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The Law Student’s Class Action Against Facebook

Could an Austrian law student become Facebook’s nemesis, with a class action lawsuit designed to bring Facebook to heel over data privacy issues.

Max Schrems is a law student who is seeking support from the social network’s 1.3 billion users worldwide for a class action lawsuit he has commenced and which is designed to have Facebook stop violating alleged privacy violations and provide better data protection for its users.

And suing tech companies and companies like Facebook is nothing new to Schrems, who has done it all before. Whether he’s successful or not is another issue, however, as the claim does not involve North American users because Facebook runs its operations via an Irish entity, where the suit is filed.

As RT reports, “We have this habit of pointing the finger at the US, but we’re not enforcing our rights anyway,” Schrems told Reuters. “If we can get a class action through like this, it will send out a huge signal to the industry overall.”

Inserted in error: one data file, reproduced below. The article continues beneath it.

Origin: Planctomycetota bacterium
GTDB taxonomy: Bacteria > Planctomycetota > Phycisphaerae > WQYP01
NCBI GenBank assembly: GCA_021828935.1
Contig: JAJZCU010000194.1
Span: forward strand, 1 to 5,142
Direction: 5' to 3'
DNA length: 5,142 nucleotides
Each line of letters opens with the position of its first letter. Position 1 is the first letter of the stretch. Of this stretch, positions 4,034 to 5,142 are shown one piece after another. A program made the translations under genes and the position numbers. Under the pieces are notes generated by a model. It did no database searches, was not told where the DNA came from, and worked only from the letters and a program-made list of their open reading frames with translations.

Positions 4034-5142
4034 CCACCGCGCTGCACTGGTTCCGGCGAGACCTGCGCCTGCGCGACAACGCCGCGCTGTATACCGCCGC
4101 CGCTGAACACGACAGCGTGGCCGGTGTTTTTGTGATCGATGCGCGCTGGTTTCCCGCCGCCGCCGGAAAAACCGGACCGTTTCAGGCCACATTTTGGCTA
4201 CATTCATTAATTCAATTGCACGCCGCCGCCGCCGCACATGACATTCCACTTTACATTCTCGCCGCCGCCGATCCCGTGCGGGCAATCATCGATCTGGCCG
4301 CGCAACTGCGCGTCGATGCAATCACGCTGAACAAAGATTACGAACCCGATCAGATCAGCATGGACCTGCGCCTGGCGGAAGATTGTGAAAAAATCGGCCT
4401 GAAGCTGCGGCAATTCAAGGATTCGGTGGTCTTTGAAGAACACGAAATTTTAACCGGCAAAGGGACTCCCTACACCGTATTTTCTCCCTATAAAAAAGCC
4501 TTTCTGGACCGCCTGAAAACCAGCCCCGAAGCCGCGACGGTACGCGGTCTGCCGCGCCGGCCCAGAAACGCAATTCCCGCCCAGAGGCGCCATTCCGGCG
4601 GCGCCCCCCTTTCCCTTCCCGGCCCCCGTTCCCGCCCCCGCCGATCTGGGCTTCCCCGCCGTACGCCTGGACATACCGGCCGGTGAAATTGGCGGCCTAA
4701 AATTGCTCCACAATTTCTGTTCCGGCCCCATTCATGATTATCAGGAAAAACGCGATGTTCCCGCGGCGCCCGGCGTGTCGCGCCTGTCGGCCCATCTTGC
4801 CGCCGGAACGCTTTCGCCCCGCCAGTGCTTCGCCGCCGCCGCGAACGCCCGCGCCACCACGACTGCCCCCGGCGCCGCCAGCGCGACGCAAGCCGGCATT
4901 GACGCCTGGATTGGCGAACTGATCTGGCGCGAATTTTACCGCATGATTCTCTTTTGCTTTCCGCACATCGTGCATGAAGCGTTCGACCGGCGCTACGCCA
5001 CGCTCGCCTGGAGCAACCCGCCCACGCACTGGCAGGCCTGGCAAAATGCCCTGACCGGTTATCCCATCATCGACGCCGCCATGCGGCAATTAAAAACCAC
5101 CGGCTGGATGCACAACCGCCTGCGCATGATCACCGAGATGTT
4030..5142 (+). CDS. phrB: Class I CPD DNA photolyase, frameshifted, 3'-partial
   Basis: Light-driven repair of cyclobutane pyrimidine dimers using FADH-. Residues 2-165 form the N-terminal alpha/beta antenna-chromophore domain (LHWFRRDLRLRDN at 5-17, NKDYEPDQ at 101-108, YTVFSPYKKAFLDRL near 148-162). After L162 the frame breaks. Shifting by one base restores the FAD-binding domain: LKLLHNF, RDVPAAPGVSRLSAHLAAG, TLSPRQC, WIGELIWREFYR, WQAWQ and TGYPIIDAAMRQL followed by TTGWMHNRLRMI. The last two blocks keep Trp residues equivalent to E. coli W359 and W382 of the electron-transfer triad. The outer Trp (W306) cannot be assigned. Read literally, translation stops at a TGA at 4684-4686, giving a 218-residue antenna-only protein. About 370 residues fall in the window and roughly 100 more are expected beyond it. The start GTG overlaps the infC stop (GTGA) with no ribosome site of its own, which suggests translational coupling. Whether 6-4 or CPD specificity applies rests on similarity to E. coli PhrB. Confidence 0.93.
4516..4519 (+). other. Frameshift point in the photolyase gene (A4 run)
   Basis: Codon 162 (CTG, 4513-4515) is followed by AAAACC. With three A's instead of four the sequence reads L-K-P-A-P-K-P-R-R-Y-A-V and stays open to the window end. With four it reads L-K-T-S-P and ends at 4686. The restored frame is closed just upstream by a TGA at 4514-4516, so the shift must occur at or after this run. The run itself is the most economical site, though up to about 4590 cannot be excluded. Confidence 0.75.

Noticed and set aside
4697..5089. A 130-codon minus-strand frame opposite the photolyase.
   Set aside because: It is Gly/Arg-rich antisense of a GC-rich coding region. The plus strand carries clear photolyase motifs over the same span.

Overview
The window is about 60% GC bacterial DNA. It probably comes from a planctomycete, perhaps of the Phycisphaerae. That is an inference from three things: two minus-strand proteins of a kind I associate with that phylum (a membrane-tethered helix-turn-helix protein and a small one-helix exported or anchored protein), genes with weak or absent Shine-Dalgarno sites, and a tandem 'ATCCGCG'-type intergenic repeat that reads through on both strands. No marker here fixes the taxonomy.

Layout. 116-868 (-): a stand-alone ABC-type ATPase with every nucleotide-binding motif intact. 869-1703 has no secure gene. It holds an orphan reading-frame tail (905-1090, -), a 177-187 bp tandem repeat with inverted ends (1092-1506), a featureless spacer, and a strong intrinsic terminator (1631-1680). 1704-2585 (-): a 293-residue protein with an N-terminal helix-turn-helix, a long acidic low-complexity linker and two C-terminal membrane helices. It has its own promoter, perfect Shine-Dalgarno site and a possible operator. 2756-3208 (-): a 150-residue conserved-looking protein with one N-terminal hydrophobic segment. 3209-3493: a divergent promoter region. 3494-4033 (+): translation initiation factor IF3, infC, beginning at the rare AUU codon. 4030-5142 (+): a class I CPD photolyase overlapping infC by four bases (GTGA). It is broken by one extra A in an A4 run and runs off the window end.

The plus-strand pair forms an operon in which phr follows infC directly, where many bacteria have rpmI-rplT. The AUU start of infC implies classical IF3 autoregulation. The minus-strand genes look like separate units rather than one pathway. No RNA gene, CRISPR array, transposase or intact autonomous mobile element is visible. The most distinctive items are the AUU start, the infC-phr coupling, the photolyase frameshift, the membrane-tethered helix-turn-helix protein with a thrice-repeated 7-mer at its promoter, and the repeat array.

The Austrian appealed to the Irish High Court to rule on allegations that US companies, including Microsoft, Google and Facebook, helped the NSA harvest private data from EU citizens.

However, the Irish judges referred the case to the European Court of Justice, which hasn’t reviewed it yet.

“There are serious reasons to suspect that the Irish authorities have deliberately not taken action against Facebook. Many observers assume that this was based on political reasons,” Schrems wrote at Facebook Class Action website.

“Facebook has a long list of violations,” Schrems wrote on Facebook Class Action website. “For this lawsuit we have chosen basic or obvious violations of the law: The privacy policy, participation in the PRISM program, Facebook’s graph search, apps on Facebook, tracking on other web pages (e.g. via the ‘like buttons’), ‘big data’ systems that spy on users or the non-compliance with access requests.”

The Austrian, who is looking for injunctions under EU data-protection law, wants to receive damages of 500 euros per user for the above mentioned violations by the social network.

“Our aim is to make Facebook finally operate lawfully in the area of data protection,” he said.

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